Most of us will have recoiled from our own reflection in the mirror after a heavy night at some point. But for Eamonn Holmes, there was one morning that was more alarming than most.
“I literally jumped back at my image shouting ‘what the heck is this?’” recalls the presenter, who had no idea what was causing the cold sore-like scabs and stabbing pains in his face.
“It was like waking up in a horror movie.
“When I called my doctor and said it was on my face the first question was, ‘Is it near your eyes? Don’t touch your eyes because it could affect your vision – you could go blind. Get down here to let me see it’. It was panic stations.”
While he was sleeping Eamonn had developed shingles, a painful rash caused by the reactivation of the chickenpox (varicella zoster) virus, an illness he says was entirely unexpected and laid him low for weeks.
“I had to ask my mother if I’d had chickenpox and she said, ‘Of course you have!’.
“But I thought shingles usually happened to mothers with young kids who were stressed, so it was such a surprise to me,” explains the 61 year old, who is adding his voice to the Understanding Shingles awareness campaign.
In the UK, 90 per cent of adults have had chickenpox, so will have the virus dormant in their nervous system. Yet a recent survey of more than 2,000 people, sponsored by GSK, found that many did not know basic facts about shingles, with only 60 per cent aware that having had chickenpox makes you susceptible.
Dave J Hogan/Getty Images)
The risk and severity of shingles increases with age, particularly in those aged 50 and above, and during times of stress or lowered immune system.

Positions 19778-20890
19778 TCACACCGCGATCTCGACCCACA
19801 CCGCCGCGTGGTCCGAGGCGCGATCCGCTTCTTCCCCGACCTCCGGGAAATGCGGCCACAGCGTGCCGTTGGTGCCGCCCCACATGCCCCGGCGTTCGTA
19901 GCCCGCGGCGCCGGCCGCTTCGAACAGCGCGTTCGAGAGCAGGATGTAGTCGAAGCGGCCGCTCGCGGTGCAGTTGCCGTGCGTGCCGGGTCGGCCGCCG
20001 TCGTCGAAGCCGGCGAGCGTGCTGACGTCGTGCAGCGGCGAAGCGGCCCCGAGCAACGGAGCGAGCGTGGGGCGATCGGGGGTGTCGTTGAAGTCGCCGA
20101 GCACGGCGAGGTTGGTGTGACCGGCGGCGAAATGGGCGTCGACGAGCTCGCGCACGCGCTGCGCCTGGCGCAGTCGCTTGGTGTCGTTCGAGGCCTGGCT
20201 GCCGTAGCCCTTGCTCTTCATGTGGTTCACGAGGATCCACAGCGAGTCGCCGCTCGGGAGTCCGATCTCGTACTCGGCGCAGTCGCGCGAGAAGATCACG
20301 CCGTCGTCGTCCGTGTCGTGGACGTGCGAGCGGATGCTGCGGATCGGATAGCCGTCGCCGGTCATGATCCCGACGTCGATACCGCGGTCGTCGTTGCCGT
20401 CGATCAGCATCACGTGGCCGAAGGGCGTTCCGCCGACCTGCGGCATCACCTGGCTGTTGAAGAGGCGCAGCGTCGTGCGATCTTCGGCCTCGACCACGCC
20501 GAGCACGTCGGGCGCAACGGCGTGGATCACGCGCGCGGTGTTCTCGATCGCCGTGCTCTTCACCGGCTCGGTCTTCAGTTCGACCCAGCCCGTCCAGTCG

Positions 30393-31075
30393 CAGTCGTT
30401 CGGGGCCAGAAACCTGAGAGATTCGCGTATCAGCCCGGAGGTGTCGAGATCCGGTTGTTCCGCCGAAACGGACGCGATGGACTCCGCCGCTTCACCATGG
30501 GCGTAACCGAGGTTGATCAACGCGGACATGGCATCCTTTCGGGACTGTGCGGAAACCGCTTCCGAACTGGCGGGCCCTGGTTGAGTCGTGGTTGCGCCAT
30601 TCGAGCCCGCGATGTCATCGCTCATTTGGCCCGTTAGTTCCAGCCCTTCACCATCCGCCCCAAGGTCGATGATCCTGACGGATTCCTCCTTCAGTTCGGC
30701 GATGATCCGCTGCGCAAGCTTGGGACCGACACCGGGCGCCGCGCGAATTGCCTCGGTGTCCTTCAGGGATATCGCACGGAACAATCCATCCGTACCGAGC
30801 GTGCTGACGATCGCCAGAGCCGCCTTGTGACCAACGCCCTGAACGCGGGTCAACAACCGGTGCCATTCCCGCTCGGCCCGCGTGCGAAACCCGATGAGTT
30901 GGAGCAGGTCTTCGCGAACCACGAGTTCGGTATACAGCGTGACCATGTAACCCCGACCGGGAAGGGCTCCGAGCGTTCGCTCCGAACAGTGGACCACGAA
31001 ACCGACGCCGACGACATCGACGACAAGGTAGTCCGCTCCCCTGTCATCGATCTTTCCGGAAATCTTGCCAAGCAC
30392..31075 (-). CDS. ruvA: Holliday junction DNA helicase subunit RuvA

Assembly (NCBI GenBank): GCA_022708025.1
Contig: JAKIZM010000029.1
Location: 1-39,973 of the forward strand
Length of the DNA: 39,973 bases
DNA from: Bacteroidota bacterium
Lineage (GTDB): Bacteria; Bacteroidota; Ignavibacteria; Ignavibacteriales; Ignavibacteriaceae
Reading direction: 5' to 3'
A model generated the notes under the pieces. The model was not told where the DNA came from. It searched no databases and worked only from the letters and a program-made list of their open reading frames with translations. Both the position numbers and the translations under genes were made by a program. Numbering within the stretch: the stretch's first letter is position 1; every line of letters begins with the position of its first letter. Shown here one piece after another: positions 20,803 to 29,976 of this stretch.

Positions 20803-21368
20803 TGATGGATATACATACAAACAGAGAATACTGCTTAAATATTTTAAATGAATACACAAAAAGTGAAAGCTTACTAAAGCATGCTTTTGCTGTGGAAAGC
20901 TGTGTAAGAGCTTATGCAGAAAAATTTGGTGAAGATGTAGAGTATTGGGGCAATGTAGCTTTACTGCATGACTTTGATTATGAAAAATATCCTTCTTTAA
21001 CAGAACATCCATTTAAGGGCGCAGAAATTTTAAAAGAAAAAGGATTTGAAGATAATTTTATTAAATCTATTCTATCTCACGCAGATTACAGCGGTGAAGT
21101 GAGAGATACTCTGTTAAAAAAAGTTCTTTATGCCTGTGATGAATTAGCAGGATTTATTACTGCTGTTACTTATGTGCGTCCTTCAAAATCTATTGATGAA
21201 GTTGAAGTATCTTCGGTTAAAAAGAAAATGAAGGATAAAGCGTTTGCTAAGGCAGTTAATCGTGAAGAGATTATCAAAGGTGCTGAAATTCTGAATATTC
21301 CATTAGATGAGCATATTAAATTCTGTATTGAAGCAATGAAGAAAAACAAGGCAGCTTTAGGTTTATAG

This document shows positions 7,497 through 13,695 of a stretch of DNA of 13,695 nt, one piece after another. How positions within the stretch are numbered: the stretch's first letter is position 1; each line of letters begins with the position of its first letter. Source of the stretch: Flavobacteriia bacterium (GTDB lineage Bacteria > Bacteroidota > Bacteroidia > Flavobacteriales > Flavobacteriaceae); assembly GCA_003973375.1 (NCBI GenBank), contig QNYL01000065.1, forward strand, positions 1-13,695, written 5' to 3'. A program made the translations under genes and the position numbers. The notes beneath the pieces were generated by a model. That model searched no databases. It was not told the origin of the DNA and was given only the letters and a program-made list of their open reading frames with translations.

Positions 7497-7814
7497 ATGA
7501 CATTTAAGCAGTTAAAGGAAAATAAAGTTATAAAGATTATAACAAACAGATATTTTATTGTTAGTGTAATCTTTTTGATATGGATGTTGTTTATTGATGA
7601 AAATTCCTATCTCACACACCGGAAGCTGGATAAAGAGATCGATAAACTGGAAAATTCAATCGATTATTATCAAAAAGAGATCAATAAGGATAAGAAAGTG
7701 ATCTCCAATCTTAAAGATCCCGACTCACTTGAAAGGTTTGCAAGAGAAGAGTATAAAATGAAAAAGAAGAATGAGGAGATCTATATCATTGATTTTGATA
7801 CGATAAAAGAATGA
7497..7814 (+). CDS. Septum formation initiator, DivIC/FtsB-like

In retrospect, Eamonn has no doubt that stress was the trigger of his illness back in 2018.
“HM Revenue & Customs had decided to challenge my status as a freelancer [claiming he was an employee of ITV and therefore liable to pay more tax], so we had just been to court.
“It was the most horrendous experience of my life, outside my father dying suddenly 30 years ago. A week of absolute bullying and harassment. It was like being clubbed. I was absolutely drained so, low and behold, I developed shingles.
It was incredibly painful and exhausting, and I had to take time off work to recuperate. I couldn’t have gone on telly like that. There isn’t a camera filter in the world that could have made me look better,” he jokes.
The timing couldn’t have been more awkward though.
“We had my eldest son Declan’s wedding coming up in a few days’ time. I’d been really looking forward to it because it was the first wedding in the family, but it really had an impact on the day. I looked awful.
I had makeup all over my face trying to pretend everything was fine, but my eyes were just two slits.”
While most people make a full recovery, shingles can potentially lead to serious and long-lasting problems, including prolonged nerve pain that can last for months or longer.
“I was blissfully ignorant about it all but I now know that as we get older we are more at risk, so people really do need to be more aware.
“We all take our health for granted until it’s gone, but when it suddenly does happen to you it’s a whole new ball game, isn’t it? Whether it’s shingles, or your sciatic nerve.” The mention of back problems is no throwaway remark.
Eamonn has been battling with severe issues since March this year, when two slipped discs in his spine caused nerve damage.
“I had a month suffering with excruciating pain, but thankfully steroid injections have dealt with that so pain is no longer the issue it was,” he says.
“The ongoing problem is that the discs impinged on my sciatic nerve, which left me with a dead right leg. So I can’t feel my foot and have to use a crutch.”
Recovery has been a slow process.